The aforementioned devices for treating the air may have different forms, these devices preferably being arranged adjacent the target electrode M or radially outwards thereof. For example, the air treatment devices may comprise a conventional mechanical filter for cleansing the air of aerosol contaminants, i.e. particles or liquid droplets, or a chemically active filter, e.g. incorporating active carbon, for removing gaseous contaminants from the air. Since the contaminant aerosols which accompany the air flow out through the target electrode M are electrically charged, as a result of the generation of ions caused by the corona discharge, the electrically charged contaminant aerosols may be extracted electrostatically from the air flow. To this end, there can be used, for example, an air permeable structure, e.g. in the form of thin lamellae of an electret material, located radially outside the target electrode M. Since the target electrode M has the opposite polarity to the electrically charged contaminant aerosols, the contaminants will tend to fasten to the target electrode, and hence the target electrode can be used advantageously as a precipitation surface for the contaminants in an electrostatic filter arrangement, e.g. an electrostatic capacitator separator. When it is desired to adjust the temperature of the air flow, i.e. to heat or to cool the air, a suitably constructed convector can be arranged radially outside the cylindrical target electrode.
FIGS. 3-6 illustrate schematically by way of example different possible configurations of the target electrode together with various conceivable devices for treating the air flowing therethrough.
The target electrode M of the electrode arrangement illustrated in FIG. 3 has the configuration of the target electrode described in the aforegoing with reference to FIGS. 1, 2. In the FIG. 3 embodiment, the target electrode M has located radially thereof a further hollow cylindrical electrode R, which consists, e.g., of an openmesh network of conductive or semi-conductive material and which is earthed and thus has an electrical potential which has the same polarity in relation to the polarity of the target electrode M as the corona electrode K. As beforementioned, the aerosol contaminants in the air, which have been charged electrically as a result of the aforesaid ion generation, strive to adhere to the target electrode M, which has the opposite electrical polarity to the electrically charged contaminants. Those contaminants which do not fasten immediately to the target electrode M, but which pass straight through instead, will be forced back towards the target electrode M by the influence exerted by the electric field generated between the target electrode M and the further electrode R, so as to positively adhere to the target electrode M. In this respect it is necessary that the force exerted on the charged contaminants by the electric field present between the two electrodes M and R is able to overcome the radially and outwardly directed air flow through the electrodes M and R. This can readily be achieved as a result of the low velocity of the throughflowing air. The electrode R can thus be considered to constitute a reflector electrode which reverses the direction of the charged contaminants and which thus effectively separates said contaminants from the air flow.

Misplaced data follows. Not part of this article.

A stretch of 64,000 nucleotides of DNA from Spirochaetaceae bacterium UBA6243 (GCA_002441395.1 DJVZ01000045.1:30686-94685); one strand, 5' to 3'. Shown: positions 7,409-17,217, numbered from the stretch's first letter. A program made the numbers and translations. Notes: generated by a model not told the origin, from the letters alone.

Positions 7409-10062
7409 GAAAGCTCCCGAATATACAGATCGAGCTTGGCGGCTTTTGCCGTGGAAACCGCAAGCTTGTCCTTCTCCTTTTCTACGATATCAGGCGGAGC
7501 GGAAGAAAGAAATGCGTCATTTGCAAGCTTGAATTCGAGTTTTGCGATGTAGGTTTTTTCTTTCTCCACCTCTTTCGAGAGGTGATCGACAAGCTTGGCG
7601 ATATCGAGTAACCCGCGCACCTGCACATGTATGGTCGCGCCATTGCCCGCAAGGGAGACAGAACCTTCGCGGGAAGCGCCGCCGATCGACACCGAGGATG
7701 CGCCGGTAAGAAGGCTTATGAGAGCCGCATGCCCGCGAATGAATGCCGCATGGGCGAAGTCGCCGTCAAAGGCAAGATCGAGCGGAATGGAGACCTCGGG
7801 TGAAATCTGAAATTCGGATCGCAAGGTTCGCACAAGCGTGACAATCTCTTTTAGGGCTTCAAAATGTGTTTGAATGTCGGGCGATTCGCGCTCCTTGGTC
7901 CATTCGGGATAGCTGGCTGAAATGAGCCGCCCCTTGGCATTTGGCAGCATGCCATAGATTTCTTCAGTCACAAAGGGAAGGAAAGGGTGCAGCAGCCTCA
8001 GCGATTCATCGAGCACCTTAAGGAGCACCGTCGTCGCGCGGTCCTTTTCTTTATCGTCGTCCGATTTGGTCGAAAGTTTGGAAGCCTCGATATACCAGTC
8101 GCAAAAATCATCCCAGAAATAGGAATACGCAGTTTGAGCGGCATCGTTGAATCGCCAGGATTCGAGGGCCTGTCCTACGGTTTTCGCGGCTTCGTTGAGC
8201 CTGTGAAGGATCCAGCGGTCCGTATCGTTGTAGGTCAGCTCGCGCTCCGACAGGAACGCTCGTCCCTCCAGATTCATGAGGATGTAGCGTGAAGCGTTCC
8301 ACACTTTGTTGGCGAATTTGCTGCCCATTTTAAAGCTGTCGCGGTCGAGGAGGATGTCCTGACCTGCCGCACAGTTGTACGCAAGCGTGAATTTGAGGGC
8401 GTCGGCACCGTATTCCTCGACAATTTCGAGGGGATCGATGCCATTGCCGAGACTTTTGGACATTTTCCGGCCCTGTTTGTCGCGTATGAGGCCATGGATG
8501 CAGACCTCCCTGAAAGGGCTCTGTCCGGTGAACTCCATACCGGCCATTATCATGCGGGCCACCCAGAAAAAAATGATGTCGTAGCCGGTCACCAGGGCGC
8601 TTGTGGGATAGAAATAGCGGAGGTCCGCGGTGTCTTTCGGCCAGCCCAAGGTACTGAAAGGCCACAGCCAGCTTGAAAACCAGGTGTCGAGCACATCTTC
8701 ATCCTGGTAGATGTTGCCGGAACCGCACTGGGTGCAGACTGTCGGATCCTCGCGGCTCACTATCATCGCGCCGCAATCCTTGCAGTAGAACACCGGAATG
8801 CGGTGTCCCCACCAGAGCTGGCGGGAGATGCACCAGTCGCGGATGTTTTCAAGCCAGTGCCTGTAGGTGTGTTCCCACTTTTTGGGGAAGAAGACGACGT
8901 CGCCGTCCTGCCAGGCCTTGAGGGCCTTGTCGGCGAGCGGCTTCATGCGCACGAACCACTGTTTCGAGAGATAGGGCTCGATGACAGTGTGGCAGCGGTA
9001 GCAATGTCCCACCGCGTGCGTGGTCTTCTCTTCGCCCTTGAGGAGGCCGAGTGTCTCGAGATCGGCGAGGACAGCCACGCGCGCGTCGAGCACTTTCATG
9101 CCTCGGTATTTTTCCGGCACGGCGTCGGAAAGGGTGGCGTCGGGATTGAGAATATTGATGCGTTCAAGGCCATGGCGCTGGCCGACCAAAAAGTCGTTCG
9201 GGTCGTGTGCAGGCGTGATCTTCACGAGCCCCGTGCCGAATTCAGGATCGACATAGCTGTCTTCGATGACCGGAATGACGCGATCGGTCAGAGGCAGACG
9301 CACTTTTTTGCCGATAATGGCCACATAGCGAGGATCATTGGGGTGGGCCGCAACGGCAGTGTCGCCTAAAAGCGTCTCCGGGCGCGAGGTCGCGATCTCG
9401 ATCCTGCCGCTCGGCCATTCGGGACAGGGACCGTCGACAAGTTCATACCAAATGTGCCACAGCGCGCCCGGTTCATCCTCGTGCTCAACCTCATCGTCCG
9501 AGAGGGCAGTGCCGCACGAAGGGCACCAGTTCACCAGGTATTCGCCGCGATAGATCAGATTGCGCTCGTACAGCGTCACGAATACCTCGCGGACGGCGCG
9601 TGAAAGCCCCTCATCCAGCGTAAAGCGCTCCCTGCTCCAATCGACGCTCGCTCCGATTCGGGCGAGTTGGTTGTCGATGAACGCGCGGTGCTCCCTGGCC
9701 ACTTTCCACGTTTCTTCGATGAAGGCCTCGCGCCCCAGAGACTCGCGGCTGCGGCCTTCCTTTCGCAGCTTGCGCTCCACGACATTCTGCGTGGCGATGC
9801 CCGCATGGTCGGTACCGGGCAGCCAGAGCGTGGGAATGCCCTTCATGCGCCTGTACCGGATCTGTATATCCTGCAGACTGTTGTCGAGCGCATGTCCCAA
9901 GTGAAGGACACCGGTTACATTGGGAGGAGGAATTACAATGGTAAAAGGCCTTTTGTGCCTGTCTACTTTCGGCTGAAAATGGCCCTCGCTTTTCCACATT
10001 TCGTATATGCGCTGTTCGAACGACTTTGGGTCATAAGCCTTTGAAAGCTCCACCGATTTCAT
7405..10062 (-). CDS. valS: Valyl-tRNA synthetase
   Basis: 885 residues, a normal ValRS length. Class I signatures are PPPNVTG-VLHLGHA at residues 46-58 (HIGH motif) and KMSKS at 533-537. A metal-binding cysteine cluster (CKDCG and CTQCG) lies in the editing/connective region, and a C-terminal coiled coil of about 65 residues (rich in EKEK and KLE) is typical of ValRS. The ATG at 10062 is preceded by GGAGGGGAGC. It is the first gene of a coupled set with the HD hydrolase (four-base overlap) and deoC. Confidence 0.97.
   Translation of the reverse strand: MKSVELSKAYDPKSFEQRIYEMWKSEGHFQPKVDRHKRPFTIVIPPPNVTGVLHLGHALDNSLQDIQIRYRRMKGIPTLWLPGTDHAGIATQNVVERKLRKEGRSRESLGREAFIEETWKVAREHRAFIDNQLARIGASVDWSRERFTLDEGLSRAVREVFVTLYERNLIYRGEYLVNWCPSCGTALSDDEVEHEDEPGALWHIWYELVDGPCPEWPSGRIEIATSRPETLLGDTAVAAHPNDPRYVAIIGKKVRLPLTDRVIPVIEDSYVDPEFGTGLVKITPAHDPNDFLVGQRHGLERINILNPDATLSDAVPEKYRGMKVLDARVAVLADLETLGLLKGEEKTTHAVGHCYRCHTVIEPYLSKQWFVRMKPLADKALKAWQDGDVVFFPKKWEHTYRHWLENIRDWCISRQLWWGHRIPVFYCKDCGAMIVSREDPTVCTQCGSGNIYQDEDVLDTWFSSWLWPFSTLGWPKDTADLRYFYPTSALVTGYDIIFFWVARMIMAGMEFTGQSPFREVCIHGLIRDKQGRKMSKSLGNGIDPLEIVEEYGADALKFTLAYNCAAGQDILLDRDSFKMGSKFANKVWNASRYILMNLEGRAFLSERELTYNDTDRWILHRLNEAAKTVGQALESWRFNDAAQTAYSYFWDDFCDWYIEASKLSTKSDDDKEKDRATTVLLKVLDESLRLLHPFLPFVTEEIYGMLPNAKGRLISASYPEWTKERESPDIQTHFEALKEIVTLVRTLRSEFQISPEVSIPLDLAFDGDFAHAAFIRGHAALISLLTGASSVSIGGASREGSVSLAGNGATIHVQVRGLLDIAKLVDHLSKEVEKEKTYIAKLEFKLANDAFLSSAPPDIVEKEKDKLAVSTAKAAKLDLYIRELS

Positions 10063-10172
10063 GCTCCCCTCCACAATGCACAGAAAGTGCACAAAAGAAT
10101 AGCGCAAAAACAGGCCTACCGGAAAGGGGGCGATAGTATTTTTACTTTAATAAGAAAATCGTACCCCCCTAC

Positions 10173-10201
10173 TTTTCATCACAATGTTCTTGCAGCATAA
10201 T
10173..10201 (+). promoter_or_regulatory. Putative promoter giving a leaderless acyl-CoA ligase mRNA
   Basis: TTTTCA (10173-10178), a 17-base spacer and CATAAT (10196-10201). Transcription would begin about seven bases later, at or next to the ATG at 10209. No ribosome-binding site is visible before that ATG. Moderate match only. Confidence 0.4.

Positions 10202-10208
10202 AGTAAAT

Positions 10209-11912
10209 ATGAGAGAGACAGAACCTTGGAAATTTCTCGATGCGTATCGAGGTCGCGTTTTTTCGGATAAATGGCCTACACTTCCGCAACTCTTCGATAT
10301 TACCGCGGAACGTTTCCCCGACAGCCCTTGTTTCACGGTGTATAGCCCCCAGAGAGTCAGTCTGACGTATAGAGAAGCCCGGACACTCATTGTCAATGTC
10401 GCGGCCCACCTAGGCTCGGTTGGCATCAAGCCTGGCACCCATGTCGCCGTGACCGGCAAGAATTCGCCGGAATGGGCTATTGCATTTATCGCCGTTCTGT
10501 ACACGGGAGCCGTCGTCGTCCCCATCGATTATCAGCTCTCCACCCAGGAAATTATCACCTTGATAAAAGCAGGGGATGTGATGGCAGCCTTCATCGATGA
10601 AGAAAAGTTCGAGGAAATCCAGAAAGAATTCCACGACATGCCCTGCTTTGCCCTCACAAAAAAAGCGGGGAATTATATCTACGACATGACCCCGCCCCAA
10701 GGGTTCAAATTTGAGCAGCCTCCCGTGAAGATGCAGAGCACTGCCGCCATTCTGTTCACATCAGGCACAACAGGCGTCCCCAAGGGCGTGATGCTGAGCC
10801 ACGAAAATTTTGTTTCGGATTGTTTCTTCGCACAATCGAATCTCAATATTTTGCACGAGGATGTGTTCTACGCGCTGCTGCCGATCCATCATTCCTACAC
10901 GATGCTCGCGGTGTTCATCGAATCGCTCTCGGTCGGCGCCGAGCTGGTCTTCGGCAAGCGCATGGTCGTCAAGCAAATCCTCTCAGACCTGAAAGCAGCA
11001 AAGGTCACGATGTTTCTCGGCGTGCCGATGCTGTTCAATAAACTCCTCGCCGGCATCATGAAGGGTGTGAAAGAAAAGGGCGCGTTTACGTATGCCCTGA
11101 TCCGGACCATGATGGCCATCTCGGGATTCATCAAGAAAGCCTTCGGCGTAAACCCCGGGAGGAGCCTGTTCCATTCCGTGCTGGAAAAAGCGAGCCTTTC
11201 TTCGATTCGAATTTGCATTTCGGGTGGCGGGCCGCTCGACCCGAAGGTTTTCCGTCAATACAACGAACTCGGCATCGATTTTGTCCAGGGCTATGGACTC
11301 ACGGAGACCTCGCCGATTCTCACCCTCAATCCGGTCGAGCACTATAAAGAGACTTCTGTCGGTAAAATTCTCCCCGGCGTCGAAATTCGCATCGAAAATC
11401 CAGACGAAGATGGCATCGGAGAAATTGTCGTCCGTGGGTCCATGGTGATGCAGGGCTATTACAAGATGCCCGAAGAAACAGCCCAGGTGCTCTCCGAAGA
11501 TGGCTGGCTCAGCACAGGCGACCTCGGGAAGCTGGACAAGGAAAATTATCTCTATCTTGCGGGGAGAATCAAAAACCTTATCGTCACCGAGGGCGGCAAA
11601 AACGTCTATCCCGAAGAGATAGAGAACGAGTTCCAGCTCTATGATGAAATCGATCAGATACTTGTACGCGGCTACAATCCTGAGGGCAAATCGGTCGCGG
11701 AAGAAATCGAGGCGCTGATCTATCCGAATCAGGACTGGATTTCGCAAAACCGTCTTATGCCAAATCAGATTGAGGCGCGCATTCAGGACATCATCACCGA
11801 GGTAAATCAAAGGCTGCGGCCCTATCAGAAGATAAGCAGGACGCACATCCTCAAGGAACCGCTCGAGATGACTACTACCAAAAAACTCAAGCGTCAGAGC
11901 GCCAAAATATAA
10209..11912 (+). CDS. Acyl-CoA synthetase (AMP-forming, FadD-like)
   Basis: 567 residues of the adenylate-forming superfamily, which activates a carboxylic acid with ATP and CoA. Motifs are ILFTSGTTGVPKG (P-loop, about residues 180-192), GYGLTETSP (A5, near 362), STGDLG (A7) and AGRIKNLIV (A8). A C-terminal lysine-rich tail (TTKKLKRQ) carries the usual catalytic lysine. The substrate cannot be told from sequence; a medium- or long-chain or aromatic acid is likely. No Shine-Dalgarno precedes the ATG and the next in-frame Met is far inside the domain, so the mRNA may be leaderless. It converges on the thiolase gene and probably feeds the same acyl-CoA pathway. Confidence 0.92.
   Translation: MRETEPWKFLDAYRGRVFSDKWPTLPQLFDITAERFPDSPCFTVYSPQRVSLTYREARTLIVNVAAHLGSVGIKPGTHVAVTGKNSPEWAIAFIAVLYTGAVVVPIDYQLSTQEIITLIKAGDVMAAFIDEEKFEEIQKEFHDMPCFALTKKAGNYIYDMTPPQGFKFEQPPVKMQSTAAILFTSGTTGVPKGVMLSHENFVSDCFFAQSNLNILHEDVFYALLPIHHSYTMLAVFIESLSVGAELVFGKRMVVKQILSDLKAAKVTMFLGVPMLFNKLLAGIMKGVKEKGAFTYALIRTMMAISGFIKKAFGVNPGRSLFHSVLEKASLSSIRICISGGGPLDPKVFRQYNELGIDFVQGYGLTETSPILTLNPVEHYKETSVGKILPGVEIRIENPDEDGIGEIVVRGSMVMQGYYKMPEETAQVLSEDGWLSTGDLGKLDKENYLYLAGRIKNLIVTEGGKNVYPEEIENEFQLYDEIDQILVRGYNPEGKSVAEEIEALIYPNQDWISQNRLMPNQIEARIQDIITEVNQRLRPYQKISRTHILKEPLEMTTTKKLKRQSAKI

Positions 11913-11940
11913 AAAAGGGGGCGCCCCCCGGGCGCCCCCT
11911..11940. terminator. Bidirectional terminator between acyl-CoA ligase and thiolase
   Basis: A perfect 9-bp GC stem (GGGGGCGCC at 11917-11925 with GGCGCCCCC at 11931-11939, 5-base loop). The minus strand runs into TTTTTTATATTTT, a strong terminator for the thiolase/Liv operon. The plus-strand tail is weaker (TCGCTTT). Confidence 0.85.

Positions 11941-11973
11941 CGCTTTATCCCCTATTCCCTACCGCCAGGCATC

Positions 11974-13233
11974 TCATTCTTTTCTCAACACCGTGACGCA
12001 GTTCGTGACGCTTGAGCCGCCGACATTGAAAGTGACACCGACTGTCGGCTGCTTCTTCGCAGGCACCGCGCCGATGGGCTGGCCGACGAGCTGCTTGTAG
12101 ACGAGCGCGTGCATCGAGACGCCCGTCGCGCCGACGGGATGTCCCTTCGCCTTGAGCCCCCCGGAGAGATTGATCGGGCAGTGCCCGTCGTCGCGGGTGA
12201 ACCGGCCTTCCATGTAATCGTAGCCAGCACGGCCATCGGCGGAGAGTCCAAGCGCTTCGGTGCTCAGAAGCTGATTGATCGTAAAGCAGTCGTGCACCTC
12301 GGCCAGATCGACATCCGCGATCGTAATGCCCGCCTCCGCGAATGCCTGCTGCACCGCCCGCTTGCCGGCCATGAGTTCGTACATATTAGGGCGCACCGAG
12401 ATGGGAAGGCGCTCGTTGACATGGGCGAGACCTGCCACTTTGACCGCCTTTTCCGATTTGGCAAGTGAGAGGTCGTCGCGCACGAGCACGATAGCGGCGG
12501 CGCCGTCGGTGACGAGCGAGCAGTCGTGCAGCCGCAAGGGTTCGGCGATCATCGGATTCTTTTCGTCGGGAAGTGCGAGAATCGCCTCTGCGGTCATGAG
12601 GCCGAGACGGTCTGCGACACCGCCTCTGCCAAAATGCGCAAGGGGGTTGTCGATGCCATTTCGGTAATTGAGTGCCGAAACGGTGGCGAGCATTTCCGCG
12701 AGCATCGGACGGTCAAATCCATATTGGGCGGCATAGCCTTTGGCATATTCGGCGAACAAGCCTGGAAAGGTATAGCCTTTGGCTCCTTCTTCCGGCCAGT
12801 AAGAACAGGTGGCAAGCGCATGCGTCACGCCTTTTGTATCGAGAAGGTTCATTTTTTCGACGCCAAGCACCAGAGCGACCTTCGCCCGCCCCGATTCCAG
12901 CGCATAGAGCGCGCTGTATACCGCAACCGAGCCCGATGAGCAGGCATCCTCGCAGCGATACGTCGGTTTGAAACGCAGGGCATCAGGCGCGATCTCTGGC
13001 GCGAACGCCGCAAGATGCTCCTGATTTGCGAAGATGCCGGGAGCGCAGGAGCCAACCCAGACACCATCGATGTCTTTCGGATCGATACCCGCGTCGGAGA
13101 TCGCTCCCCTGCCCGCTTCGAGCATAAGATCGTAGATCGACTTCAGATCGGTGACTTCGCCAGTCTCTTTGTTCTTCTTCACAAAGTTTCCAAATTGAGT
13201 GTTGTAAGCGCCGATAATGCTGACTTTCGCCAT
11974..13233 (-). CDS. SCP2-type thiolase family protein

FIG. 4 illustrates a similar arrangement in which an earthed reflector electrode R is located radially outside the target electrode M, although in this case the target electrode comprises a plurality of ring-shaped, planar electrode elements which are arranged in mutual axially spaced relationship concentrically around the corona electrode. The electrode elements of the target electrode M will serve as electrostatic precipitation surfaces for aerosol contaminants in the air flow, similar to the aforedescribed case, wherewith the cleansing effect is enhanced due to the fact that the precipitation surfaces of the target electrode have substantial extension in the direction of the air flow, such as to prolong the dwell time of the charged contaminants in the vicinity of the precipitation surfaces and consequently have a greater possibility of migrating towards said surfaces.